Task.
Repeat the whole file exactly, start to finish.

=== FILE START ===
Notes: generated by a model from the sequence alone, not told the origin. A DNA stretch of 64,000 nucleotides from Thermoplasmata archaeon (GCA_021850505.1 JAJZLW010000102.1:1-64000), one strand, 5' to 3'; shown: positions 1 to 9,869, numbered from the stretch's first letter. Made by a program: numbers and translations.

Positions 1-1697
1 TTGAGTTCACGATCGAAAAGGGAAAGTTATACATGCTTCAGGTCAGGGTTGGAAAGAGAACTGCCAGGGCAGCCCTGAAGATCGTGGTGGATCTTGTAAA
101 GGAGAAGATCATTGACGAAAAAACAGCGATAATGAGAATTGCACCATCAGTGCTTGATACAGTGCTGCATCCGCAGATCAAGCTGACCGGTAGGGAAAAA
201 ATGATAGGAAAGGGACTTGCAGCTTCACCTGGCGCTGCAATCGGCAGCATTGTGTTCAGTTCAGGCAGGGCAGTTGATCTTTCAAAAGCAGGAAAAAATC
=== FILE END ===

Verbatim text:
Notes: generated by a model from the sequence alone, not told the origin. A DNA stretch of 64,000 nucleotides from Thermoplasmata archaeon (GCA_021850505.1 JAJZLW010000102.1:1-64000), one strand, 5' to 3'; shown: positions 1 to 9,869, numbered from the stretch's first letter. Made by a program: numbers and translations.

Positions 1-1697
1 TTGAGTTCACGATCGAAAAGGGAAAGTTATACATGCTTCAGGTCAGGGTTGGAAAGAGAACTGCCAGGGCAGCCCTGAAGATCGTGGTGGATCTTGTAAA
101 GGAGAAGATCATTGACGAAAAAACAGCGATAATGAGAATTGCACCATCAGTGCTTGATACAGTGCTGCATCCGCAGATCAAGCTGACCGGTAGGGAAAAA
201 ATGATAGGAAAGGGACTTGCAGCTTCACCTGGCGCTGCAATCGGCAGCATTGTGTTCAGTTCAGGCAGGGCAGTTGATCTTTCAAAAGCAGGAAAAAATC